Ann the Word: The Story of Ann Lee, Female Messiah, Mother of the Shakers, the Woman Clothed with the Sun
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After the deaths of her four children, Ann was committed to an insane asylum. While committed she received the revelation that she was Ann the Word, the female embodiment of Christ. Upon her release, she assumed leadership of the Shaking Quakers, or Shakers, a local religious cult known for erratic fits of divine shaking, passionate song and dance, speaking in tongues, and a belief that the millennium heralding the end of the world had come. Escaping persecution, she emigrated with a small band of Shakers to America in 1774. Charges of witchcraft and spying followed Lee wherever she went as she began an ambitious mission of conversion, establishing communities across New England.
In the first serious biography about this spirited, captivating leader, Richard Francis provides “the best portrait to date of . . . [a] heroic, indomitable, mesmerizing woman” (Sunday Telegraph), a trail-blazer whose feminizing influence upon Christianity was marked progress for women of her time and long after. He also demonstrates the aura and strangeness of the radical Shakers during their militant years and in so doing, poignantly recreates a “remote prophetic world” (Evening Standard), bursting with mystery and intrigue.
occasion, but the case received publicity all the same, in the Manchester Mercury of 27 July 1773. This weekly paper was mainly devoted to news reports from London and abroad (except at times of local crisis, like the Shude Hill Fight of 1757), allowing just a half-column for Manchester news; but it did cover this court appearance and detailed the fines of the four Shakers cheek by jowl with news of other, severer sentences, like the seven years’ transportation passed on John Crowder for
John Townley, who had stood in the dock with Ann and her father at the July Quarter Sessions in Manchester, and whose house on Canon Street had provided living quarters and meeting rooms for some of the believers, was one of those who decided not to go. Others may already have been repelled or disillusioned as the result of the increasing stridency and radicalism of the sect under Ann’s leadership - it had never earned an entry in the constables’ records or the local newspapers before Ann took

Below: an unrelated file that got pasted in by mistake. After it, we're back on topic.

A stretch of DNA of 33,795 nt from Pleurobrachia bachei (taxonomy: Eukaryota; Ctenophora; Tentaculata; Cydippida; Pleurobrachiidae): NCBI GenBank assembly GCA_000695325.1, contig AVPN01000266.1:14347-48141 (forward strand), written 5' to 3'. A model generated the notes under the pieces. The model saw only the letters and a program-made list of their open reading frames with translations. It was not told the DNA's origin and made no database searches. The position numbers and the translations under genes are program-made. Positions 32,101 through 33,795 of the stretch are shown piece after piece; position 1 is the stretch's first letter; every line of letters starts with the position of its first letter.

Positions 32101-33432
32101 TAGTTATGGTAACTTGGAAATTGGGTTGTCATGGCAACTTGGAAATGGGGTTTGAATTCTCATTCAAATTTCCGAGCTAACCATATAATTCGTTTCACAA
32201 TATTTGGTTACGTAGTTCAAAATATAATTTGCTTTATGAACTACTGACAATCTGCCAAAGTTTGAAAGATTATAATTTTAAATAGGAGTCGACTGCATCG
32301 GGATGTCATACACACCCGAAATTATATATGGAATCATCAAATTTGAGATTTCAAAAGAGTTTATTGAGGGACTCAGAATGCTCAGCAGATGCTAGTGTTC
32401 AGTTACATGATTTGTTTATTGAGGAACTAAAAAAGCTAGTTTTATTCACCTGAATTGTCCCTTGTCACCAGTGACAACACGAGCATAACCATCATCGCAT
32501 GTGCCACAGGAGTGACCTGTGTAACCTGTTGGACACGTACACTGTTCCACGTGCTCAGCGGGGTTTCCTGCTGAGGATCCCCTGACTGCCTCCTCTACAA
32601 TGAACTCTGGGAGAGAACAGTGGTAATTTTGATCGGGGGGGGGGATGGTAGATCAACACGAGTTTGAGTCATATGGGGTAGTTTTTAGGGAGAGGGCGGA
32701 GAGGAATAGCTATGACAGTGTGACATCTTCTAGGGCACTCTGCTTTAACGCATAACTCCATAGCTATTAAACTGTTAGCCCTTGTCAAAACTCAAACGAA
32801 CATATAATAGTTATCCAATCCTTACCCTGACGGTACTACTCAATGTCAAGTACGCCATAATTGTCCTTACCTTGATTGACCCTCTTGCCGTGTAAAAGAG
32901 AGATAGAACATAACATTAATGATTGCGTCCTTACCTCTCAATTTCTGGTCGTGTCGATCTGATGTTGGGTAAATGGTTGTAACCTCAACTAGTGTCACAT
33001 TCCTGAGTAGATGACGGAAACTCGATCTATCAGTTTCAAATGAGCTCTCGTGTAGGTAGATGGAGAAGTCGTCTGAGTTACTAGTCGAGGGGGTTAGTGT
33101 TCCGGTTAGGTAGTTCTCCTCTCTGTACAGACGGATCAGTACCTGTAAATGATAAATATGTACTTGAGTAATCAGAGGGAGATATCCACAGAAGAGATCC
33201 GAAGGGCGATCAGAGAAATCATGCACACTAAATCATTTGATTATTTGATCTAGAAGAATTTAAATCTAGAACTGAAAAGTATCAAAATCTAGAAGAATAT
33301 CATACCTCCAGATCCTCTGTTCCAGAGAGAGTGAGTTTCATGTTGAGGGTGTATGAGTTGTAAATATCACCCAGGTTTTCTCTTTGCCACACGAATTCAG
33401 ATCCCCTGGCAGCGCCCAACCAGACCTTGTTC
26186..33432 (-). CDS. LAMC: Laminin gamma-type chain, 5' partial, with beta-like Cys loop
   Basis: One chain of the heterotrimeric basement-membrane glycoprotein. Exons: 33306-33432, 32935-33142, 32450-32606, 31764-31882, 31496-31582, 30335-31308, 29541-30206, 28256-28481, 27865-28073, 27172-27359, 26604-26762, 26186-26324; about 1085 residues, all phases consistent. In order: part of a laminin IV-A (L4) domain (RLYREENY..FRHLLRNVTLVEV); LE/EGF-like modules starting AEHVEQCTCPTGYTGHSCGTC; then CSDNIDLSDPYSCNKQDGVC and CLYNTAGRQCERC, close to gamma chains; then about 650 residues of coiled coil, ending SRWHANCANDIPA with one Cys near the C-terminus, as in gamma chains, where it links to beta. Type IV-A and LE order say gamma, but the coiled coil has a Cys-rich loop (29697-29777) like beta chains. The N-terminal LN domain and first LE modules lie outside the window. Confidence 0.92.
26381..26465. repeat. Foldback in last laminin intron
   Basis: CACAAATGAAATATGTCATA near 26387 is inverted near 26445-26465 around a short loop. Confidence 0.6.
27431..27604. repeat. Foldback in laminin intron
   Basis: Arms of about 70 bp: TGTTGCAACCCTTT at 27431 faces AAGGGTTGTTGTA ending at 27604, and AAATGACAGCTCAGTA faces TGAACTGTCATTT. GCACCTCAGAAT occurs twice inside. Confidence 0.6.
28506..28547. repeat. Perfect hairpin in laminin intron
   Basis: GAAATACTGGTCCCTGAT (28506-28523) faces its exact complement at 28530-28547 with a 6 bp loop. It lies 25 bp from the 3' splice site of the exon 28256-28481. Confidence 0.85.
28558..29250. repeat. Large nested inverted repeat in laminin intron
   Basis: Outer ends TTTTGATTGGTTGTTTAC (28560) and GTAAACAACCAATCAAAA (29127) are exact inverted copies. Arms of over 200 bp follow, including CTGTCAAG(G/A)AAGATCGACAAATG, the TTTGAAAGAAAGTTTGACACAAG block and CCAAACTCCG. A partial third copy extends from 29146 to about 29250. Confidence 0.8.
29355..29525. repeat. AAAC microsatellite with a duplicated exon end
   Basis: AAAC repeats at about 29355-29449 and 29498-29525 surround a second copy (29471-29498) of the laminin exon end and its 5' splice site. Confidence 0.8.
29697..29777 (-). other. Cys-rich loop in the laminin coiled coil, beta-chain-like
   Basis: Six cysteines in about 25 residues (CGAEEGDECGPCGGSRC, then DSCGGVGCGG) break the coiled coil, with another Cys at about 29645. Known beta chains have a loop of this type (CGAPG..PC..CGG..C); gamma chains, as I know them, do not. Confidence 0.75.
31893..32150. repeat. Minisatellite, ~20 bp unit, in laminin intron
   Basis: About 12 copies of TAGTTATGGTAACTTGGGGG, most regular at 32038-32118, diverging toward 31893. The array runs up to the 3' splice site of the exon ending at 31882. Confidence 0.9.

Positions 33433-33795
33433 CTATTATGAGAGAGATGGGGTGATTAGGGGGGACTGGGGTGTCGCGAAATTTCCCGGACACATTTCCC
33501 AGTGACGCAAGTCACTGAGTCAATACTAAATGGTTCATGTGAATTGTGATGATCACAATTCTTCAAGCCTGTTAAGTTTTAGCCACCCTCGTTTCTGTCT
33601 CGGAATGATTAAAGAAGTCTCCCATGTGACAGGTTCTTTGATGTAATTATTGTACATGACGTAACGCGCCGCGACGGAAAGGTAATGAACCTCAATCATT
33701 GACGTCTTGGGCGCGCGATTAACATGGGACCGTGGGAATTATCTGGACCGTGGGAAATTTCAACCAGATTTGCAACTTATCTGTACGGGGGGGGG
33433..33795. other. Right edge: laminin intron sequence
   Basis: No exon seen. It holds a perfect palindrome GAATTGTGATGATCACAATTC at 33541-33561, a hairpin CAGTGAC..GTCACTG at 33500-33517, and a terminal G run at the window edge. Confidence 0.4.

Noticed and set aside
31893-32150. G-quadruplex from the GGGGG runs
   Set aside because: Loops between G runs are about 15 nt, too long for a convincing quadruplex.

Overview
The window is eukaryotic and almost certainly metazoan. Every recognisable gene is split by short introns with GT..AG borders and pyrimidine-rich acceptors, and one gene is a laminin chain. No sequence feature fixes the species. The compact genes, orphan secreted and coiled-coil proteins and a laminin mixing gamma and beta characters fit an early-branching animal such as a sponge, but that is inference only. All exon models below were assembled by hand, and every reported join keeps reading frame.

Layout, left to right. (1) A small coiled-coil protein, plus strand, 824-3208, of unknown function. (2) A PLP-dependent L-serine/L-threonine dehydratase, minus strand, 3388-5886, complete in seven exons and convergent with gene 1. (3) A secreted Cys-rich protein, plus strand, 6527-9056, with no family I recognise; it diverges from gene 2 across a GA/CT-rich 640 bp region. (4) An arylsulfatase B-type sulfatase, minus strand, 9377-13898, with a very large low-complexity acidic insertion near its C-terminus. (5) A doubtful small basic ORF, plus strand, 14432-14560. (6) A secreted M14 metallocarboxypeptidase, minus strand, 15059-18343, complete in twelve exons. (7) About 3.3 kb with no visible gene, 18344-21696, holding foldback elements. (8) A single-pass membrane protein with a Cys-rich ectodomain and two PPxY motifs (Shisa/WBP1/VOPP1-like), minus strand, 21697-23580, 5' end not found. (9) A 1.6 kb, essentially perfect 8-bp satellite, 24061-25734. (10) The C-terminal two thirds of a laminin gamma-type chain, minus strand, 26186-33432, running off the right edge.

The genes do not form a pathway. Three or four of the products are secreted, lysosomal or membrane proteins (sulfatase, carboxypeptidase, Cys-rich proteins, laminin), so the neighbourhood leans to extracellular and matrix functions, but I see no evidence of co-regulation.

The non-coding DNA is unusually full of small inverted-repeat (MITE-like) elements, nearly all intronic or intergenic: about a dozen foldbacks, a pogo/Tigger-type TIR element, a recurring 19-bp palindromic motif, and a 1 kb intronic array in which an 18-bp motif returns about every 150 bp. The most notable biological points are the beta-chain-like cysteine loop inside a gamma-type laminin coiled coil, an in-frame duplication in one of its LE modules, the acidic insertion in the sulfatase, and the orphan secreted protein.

make matters worse, Ann felt obliged to testify against the wickedness of the sailors. Predictably enough they responded by threatening to throw her overboard. There was probably an element of humorous exaggeration in this threat, but Shakers, like other fundamentalists, were not sensitive to irony, and in any case they had a tendency towards exaggeration themselves. What dispelled this tension was a sudden crisis. The ship ran into heavy seas and a plank was loosened, a not wholly surprising
celibacy - for over twenty years, she told one enquirer, she had ‘not so much as shook hands with any Mann’, her earthly husband included. The Rev. Prentice had died in 1773, but his widow was still living in Grafton when Ann Lee and her company arrived in mid-June 1781. We don’t know of any direct contact between the two women, though John Maynor, with whom Ann Lee and her elders stayed, had been a Perfectionist, and it is clear that the Shakers were homing in on the remnants of Ireland’s cult.
confirmed by the apostasies that soon took place. Ann’s niece, Nancy Lee, had become ill and asked James for help. He told her that her faith would save her, though he admitted that he didn’t know at how great a distance from God she was at that time. His suspicion was correct: Nancy left the sect along with another member of the English party, Richard Hocknell, and the two set the seal on their apostasy by getting married. Shepherd himself, the old England devil, left in 1788, a year after